Communication Made Easy — Speaking, Editing, Writing, Marketing, Networking Answers

A picture may be worth 1,000 words, but words themselves are at the basis of all communication. Whether we are communicating for business or personal reasons, our spoken and written words matter. These posts will address issues and answer questions related primarily to business communications, as they affect writing, credibility, marketing, and networking.

Wednesday, April 11, 2007

Even the Bigshots Get Spanked When It Comes to Stealing Material

An April 11, 2007 AP news report out of New York details the firing of a CBS News producer for plagiarizing a story from The Wall Street Journal. It was for a Katie Couric piece about libraries. I don’t know about you, but my first inclination is to quote Homer Simpson: “D’oh!”

One might be tempted to ask “Why?” but the sad part is that it happens all the time. People get busy. They feel pressured. It’s more or less for the same reason students cheat. And, boy, do our students cheat.

According to information on the Caveon Test Security Web site, a recent survey of more than 36,000 students by the Josephson Institute illustrates the problem of cheating among students in that the majority (60%) cheated on a test during the past year, and one in three (33%) said they used the Internet to plagiarize an assignment.

Don Sorenson, Caveon’s Vice President of Marketing, writes:
According to Michael Josephson, president and founder of Josephson Institute, "The good news is that things aren’t getting any worse — the 2006 results are almost identical to those reported in 2004. The bad news is that unacceptably high rates of dishonesty have become the norm. It doesn’t bode well for the future that so many kids are entering the workforce to become the next generation of corporate executives and cops, politicians and parents, journalists, teachers, and coaches with the dispositions and skills of liars, cheaters and thieves."
See the correlation here . . . journalists are mentioned by name!
So in spite of our inclination to ask “Why?” the more important and interesting question is, “How do they expect to get away with it?!?”
Cheating takes many forms. Managers who steal ideas from their staff and take credit for them. Students who pay for others to write their papers and then pass them off as their own. People from every industry who liberally utilize the vast information available on the Web in their promo materials, articles, books, and white papers and fail to credit the sources. Authors and reporters who create fictitious stories and pass them off as “memoirs” or “news.”
People who feign injury and disability and then file pricey insurance claims – and the doctors who sign off for them.

The most obvious, though, and seemingly easy to spot, are those who plagiarize – because (a) the plagiarizers, seeming not to be the sharpest knives in the drawer, somehow tend to forget that people who watch TV also read. Or people who read one book are quite likely to read another; and (b) with easy access to the Internet, it’s only a matter of typing a few keys and tapping a few buttons before you can find out if the material has been borrowed, stolen, or pilfered.

There are those in the info products industry who feel that it’s completely kosher to pay for “public domain” articles and repackage them into your own reports, eBooks, home study courses. This is not exactly the same as plagiarizing – as public domain means no one owns the rights to the materials.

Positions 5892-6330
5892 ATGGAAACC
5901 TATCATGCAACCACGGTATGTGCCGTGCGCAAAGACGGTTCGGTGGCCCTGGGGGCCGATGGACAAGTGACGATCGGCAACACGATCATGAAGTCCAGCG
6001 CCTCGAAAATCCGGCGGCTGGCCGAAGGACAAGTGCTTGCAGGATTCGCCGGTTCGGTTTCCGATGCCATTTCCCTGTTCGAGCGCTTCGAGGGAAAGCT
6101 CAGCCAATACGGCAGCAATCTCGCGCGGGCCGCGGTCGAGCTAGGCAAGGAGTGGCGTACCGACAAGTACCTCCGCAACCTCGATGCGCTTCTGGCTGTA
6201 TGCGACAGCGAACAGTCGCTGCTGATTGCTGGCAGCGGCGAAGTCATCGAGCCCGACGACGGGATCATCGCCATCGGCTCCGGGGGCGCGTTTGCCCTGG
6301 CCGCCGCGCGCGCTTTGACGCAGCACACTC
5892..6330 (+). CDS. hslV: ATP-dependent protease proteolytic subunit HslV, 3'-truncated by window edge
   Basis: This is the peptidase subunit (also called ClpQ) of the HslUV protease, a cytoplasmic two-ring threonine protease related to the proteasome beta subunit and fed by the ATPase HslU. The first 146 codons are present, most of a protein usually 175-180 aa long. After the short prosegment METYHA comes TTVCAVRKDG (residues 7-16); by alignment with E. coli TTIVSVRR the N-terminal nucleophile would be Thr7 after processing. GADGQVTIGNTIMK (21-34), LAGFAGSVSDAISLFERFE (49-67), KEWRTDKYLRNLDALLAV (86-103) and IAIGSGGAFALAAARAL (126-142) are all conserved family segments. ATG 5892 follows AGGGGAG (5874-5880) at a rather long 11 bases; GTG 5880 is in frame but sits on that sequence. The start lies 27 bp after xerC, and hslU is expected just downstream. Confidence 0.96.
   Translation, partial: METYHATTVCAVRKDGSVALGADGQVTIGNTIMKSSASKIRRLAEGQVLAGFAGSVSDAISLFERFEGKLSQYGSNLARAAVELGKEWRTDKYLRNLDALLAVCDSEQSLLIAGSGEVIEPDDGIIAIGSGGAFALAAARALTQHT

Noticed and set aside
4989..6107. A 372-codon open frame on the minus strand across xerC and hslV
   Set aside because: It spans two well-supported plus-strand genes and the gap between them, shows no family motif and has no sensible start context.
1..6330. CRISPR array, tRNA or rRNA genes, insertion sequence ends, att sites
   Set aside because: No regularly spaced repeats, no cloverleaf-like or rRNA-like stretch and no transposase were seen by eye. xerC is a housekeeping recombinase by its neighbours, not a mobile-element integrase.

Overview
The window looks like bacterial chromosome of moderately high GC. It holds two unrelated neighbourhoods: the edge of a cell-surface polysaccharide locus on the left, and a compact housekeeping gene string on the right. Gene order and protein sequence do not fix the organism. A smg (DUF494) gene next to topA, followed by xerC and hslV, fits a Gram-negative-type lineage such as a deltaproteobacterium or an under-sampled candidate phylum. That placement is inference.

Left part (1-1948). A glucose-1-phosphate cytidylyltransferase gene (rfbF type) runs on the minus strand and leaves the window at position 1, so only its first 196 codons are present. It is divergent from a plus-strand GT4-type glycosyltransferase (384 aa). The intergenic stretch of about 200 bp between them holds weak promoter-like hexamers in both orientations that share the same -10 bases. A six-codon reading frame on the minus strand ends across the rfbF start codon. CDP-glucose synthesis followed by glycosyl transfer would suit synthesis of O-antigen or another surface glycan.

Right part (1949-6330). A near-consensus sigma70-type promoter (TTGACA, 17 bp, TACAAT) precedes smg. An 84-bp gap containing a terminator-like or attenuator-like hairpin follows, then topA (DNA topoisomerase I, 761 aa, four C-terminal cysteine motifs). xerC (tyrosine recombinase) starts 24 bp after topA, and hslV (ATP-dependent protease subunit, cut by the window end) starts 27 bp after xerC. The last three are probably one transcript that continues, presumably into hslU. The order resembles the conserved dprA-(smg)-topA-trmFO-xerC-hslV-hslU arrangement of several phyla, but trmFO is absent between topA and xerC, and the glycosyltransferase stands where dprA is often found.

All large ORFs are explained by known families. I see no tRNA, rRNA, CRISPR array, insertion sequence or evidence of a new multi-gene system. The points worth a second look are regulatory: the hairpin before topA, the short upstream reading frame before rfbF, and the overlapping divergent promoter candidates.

However, I always suggest to my clients that they go for original. Honestly, there are no new ideas. I’ve said this before. Unless you’re performing cutting-edge scientific or medical research or are hot on the trail of the biography of the most up-to-the-minute celeb-to-be, there will be other material out there on your subject. And depending on the subject, possibly a LOT more material. But that doesn’t mean you still shouldn’t write your own stuff, and it definitely does not mean you should take someone else's ideas and call them your own. You were blessed with a brilliant brain. You’ve got insights and instincts and a perspective that are all your own.

Does the mere fact that a search on for “marketing” yields 224,868 titles mean you should not write a book about marketing? Not at all. But it does up the ante somewhat, in terms of the necessity for you to make your book stand out from the rest. New characters. A new strategy or concept. A new spin on an old strategy or concept. A very specialized and underserved niche. A creative teaching concept.
The most important thing is that you make it yours! That’s what the CBS producer forgot to do. He/she thought the borrowed story was a good idea . . . but forgot to find a new angle or a different perspective about the piece. Hell, he/she could even have taken the OPPOSITE perspective of The Wall Street Journal and created some controversy . . . good controversy . . . about libraries, no less.

Remember: it’s OK to borrow liberally if you ask permission (where necessary) and always credit your sources. Otherwise, simply look to others' concepts for inspiration, ulitmately making the final product your own. And if you have others doing research for you, be sure to double-check their matter how much you trust them. Regardless of how CBS decides to handle this situation, if YOUR name goes on a piece – whether it's writing, music, video, or visual art – if you're honest, you will admit that you've got some liability in the process that creates it.

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